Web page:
At Rock Bottom is Grace

It is my experience that you don’t truly transform, until you hit rock bottom.

Or until your heart cracks wide open and you are finally no longer able to keep change from coming in. 

I absolutely remember my rock bottom and when my heart cracked open for good--it was loud and painful. I was in the midst of several big life changes, a new and (stressful to me) job, my youngest child growing up and fighting to do things his way, and a search for a greater meaning and purpose to my life.

I was alone in the house sobbing uncontrollably on a Friday night after a long and stress-filled week. I felt helpless, hopeless, and so far from myself I wasn't sure who I was anymore. Everything felt off. Wrong.

A mixture of shame, guilt, frustration, anger and all the other lower energies took control of me. The sobs came from deep within, the kind that leave a trail of snot and spittle on your shirt and sweat pits under your arms. My stomach hurt, my head hurt, and my heart hurt.  I remember being really scared I would not be able to summon the strength to pull myself back together again, to get myself under control if I let it all out. But keeping it in was no longer an option. My gut was burning.

What I see now looking back is that the breaking of my heart on that day in November of 2012 was not a falling apart to render me helpless, but a cracking open to heal. It was an answer to my prayers for wishing to live happier and freer. It was a letting go of the bottled up negativity that had held me hostage for way too long.

Lying on the basement floor, feeling broken and exhausted, I opened my eyes to the sound of another human being asking me what was the matter. It was the person who I might at the time have been the most worried about, most scared for and certainly the one I was feeling the most disconnected from. It was my youngest son Mitch.

At the time he was struggling with his own set of life issues, his having more to do with the friends he chose to hang out with and the choices he was making about his future. Mine revolved around my need to stay in control, to do things perfectly and to keep my Type A, control freak death grip on life in place. It was no longer working the way I was used to, and I was lost. I had fallen into a deep well of self-doubt and I couldn't find a way out.

His concern, his gentle words and the tender way he touched me, lifted me up and gave me courage to let it all out. I opened my eyes and out spilled all my regret over how I hadn't been the mom I had always wanted to be, how I had tried too hard to keep he and his brother safe and maybe in the process suffocated them and how everyone and everything was falling apart around me. Worst of all I was a mess and I considered myself a failure.  From my low place all I could see was what I had done wrong in my life.

There was no doubt I had gotten lost from my true self somewhere in the busy years of being a mom, wife and working woman. Yet beneath the controlling, judgmental, hypocrite I had become, Mitch still saw hints of the real me underneath the layers of pretend.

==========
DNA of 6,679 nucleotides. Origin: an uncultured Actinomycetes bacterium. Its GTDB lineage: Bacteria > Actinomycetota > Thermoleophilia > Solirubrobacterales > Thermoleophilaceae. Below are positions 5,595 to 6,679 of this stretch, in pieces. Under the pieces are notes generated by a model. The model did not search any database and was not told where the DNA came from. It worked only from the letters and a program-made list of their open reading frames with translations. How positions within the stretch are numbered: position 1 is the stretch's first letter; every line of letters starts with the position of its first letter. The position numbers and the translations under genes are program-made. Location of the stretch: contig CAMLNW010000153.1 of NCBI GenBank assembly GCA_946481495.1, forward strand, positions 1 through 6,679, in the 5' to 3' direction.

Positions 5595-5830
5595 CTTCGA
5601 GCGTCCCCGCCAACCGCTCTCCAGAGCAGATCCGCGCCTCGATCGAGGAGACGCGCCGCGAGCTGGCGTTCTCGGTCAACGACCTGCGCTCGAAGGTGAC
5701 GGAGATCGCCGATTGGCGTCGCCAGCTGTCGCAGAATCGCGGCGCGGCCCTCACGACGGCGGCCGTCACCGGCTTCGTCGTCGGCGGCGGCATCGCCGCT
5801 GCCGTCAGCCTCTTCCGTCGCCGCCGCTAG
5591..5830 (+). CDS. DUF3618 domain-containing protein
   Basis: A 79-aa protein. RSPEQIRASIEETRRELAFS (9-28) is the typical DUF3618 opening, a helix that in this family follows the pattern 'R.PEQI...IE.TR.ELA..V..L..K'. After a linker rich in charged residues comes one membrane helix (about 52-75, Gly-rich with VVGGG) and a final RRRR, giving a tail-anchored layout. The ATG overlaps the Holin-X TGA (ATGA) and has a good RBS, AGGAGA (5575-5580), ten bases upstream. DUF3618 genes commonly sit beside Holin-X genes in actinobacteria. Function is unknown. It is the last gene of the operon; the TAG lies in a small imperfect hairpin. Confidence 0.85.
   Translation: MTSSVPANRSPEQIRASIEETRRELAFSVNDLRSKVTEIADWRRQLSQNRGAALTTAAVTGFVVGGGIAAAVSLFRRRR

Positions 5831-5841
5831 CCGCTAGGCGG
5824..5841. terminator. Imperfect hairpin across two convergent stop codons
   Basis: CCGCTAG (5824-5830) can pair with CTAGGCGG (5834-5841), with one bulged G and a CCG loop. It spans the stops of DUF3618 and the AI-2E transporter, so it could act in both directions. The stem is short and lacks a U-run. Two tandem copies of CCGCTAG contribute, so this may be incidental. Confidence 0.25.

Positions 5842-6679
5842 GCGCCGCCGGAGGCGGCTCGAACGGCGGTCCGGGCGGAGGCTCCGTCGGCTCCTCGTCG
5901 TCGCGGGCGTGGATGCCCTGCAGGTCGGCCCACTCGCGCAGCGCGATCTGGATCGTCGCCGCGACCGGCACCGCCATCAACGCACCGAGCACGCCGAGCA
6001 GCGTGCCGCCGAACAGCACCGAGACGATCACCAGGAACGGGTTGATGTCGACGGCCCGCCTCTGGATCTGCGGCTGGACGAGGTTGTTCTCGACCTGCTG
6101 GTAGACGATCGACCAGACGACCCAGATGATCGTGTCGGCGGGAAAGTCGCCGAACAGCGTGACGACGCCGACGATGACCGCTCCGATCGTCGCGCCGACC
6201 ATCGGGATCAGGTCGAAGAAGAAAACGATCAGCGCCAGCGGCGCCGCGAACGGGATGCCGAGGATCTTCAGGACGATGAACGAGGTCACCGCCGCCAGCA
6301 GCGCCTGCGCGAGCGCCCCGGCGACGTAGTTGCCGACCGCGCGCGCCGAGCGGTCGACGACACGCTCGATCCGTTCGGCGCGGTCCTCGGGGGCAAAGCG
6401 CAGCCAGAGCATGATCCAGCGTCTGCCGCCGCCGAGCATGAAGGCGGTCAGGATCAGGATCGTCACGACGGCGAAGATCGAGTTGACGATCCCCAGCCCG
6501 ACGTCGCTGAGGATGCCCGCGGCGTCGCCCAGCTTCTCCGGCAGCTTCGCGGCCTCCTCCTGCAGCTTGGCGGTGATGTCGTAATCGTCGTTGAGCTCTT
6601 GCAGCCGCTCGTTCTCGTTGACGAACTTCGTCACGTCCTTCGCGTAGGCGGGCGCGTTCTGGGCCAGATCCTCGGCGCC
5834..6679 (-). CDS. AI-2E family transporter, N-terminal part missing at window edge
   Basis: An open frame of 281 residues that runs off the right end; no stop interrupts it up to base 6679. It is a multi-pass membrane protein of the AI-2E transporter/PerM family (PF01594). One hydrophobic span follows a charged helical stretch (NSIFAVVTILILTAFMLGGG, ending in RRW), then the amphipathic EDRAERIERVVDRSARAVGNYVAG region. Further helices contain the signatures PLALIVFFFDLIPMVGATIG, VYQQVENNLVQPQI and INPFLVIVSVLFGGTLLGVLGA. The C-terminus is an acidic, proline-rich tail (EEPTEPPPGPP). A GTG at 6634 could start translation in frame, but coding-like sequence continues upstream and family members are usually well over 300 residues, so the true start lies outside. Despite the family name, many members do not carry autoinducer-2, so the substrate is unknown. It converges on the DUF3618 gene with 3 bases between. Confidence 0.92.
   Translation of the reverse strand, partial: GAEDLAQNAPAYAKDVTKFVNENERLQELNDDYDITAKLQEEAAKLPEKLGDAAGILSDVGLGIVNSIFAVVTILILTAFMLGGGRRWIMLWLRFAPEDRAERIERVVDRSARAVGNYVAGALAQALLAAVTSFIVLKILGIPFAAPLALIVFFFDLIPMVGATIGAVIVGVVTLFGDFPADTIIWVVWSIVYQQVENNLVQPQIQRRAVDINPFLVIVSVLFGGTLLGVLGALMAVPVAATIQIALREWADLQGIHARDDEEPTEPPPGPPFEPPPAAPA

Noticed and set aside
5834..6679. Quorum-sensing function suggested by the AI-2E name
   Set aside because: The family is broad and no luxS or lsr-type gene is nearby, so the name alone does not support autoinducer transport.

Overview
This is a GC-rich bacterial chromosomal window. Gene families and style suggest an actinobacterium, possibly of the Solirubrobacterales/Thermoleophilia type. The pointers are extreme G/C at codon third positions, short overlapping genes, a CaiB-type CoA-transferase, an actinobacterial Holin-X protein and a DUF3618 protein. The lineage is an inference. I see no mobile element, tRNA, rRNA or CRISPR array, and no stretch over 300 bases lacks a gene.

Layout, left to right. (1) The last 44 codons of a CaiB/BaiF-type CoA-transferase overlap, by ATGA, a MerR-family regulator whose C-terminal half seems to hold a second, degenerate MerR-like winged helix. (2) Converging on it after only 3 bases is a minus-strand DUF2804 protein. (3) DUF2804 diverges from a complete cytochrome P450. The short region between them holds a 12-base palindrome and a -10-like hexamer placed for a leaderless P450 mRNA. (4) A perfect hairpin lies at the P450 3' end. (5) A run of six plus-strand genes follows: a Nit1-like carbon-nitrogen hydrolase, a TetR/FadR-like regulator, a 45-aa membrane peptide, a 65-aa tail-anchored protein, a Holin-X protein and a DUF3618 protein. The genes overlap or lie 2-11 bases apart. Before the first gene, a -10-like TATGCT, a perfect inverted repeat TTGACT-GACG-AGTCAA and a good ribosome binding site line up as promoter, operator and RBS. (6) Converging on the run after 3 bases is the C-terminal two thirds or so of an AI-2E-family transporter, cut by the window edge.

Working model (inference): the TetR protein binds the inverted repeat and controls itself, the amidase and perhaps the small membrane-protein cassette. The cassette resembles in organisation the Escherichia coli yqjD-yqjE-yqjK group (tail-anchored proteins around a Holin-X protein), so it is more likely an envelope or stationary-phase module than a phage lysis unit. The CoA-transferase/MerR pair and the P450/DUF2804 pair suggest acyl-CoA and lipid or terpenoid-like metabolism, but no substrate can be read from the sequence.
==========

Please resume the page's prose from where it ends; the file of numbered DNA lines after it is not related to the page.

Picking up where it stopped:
And with grace greater than I ever expected from him (or thought I deserved), he said the words I needed to hear. That I was not a parenting failure, that I was not a complete failure as a human being, that he, in fact, wanted to be more like me. Didn't I know that he wanted the kind of marriage, family and life his dad and I had for himself someday?

I looked out through my swollen eyes in disbelief and wonder, and I probably cried harder at that point, but the tears that streamed out were somehow softer, cleansing maybe, and I felt the tightness in my belly and chest begin to loosen. I believe now that this brief exchange at my rock bottom moment created a small space in my heart for the real healing to begin.

As Glennon Melton author of Carry On , Warrior so eloquently said: the call from God doesn’t just come once, if you missed it the first time (or the second or the third) he will find a way to reach you. To offer you that door again to see if you are ready.

I was clearly ready.

Up until that point in my life change had never my friend. Since the same old hadn't worked for me in years, it was time to try something new. When you hit rock bottom the only way to go is up. Changes began in me and around me from that point forward. I won't say the changes were always easy, I experienced many things I never thought I would, and yet I found myself dealing with them in much healthier ways. 

Slowly but surely the broken pieces of me fit back into place --- putting me together in a way I had never been before. Or at least in a way that I did not ever remember being. Creating a better version of me. A more authentic, stronger, happier me.

There is no doubt grace finds a way in through the actions of others, through unexpected acts of kindness and sometimes even through what seems to be a hopeless situation.

For most of my life I feared rock bottom. Now I see it was the solid ground I needed to get to before beginning my ascent.